Famous Sad Poem

William Butler Yeats (1865-1939) was an Irish poet. This poem was written in 1918, near the end of World War I, and published the following year. In it, the speaker is coming to terms with the reality that he could die in the war. The speaker shares that the war will not make life better or worse. William Butler Yeats was highly involved in Ireland's politics, but the speaker of this poem did not fight in the war for political reasons. Instead, it was an “impulse of delight.” This poem does not have any stanza breaks, but it does follow the ABAB rhyme scheme.

Featured Shared Story

No Stories yet, You can be the first!

Share your story! (0)

An Irish Airman Foresees His Death

By

I know that I shall meet my fate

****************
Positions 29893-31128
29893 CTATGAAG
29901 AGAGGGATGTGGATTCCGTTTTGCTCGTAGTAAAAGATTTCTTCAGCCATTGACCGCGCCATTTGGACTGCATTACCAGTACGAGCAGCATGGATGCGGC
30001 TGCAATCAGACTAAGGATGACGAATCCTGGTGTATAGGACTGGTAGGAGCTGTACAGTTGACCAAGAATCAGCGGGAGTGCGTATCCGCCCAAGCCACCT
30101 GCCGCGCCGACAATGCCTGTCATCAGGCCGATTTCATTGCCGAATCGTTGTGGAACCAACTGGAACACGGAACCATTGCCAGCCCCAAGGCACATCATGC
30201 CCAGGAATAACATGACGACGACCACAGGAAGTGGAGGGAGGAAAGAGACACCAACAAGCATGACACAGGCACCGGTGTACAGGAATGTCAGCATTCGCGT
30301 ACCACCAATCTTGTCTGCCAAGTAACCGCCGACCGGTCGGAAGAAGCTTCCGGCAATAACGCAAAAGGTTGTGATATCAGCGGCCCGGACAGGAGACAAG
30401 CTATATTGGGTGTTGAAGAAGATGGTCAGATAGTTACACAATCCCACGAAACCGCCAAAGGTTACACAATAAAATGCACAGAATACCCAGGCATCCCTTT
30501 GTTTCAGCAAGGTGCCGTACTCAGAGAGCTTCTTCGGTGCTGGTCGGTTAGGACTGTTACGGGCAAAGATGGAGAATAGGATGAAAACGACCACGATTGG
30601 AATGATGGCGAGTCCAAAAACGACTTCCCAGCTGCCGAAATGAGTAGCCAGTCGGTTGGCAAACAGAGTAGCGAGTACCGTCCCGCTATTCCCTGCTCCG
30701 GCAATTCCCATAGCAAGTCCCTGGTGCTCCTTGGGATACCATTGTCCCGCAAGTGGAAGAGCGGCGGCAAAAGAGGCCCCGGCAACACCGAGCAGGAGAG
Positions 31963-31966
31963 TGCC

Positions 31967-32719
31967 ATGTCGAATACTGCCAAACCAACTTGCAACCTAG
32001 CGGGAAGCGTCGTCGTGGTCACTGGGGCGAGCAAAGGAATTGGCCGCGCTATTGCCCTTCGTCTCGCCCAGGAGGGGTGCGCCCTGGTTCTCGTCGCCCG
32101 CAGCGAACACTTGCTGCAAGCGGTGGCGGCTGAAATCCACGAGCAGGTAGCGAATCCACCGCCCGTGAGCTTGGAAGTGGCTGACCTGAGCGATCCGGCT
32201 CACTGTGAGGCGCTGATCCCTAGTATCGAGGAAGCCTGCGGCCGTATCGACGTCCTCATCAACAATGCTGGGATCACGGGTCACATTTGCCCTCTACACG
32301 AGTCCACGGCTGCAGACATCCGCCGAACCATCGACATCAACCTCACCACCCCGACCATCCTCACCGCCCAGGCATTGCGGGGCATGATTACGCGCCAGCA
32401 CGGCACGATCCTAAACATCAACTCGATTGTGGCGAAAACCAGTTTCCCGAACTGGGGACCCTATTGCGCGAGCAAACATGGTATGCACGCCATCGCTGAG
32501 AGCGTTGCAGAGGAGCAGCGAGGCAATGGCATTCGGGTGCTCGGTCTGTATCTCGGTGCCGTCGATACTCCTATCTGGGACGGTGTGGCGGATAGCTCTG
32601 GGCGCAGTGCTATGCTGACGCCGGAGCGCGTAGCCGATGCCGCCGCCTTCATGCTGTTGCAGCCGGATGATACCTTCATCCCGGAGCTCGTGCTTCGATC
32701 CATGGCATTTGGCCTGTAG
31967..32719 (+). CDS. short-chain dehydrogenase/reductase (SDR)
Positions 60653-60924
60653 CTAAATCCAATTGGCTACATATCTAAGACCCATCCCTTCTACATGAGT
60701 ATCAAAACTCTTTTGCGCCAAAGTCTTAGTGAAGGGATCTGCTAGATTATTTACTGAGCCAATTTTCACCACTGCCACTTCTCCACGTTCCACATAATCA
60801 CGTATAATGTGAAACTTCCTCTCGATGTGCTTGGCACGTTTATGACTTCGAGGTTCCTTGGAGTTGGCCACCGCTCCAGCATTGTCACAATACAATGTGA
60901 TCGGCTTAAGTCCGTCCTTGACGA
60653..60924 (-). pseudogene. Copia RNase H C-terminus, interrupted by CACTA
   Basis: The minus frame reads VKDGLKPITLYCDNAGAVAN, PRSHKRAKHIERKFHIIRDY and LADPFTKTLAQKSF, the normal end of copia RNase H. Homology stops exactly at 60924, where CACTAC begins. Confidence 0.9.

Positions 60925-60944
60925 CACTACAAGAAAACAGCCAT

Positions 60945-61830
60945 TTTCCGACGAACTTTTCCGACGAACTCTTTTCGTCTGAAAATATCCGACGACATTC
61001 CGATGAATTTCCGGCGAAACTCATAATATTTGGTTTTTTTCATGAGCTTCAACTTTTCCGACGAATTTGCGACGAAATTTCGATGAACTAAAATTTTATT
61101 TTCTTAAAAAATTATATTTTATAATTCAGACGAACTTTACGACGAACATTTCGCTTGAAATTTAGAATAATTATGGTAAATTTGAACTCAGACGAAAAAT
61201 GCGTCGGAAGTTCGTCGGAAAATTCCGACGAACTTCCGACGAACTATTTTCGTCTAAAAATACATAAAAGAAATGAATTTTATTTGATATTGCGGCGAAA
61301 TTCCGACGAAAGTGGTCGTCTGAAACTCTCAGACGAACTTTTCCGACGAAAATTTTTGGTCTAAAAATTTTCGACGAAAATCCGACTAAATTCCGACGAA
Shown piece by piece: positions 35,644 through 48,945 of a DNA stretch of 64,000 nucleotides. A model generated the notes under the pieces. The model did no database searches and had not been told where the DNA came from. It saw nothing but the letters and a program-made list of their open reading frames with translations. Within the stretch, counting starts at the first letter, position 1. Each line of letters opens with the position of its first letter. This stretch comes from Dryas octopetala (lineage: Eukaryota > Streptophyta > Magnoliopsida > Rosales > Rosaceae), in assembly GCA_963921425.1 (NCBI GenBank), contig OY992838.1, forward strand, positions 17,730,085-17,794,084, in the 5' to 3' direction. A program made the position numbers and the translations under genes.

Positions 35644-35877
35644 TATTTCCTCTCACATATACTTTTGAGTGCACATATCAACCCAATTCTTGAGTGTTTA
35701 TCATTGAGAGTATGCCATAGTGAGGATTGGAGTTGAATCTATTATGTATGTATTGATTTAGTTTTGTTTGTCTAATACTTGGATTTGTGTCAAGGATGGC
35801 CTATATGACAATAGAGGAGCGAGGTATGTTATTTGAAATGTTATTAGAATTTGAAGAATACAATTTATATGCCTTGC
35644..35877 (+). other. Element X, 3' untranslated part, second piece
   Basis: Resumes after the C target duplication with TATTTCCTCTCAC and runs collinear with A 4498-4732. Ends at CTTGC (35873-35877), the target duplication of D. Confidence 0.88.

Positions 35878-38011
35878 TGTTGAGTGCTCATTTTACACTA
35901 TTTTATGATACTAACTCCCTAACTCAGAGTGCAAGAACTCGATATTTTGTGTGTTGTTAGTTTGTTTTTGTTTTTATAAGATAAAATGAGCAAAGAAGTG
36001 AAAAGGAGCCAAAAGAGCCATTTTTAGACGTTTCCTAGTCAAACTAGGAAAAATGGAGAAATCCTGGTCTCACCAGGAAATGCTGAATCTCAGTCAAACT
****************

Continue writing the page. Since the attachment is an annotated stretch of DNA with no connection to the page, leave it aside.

Somewhere among the clouds above;
Those that I fight I do not hate,
Those that I guard I do not love;
My country is Kiltartan Cross,
My countrymen Kiltartan’s poor,
No likely end could bring them loss
Or leave them happier than before.
Nor law, nor duty bade me fight,
Nor public men, nor cheering crowds,
A lonely impulse of delight
Drove to this tumult in the clouds;
I balanced all, brought all to mind,
The years to come seemed waste of breath,
A waste of breath the years behind
In balance with this life, this death.

more William Butler Yeats

Advertisement

Advertisement

  • Stories 0
  • Shares 383
  • Favorited 2
  • Votes 45
  • Rating 4.40

Back to Top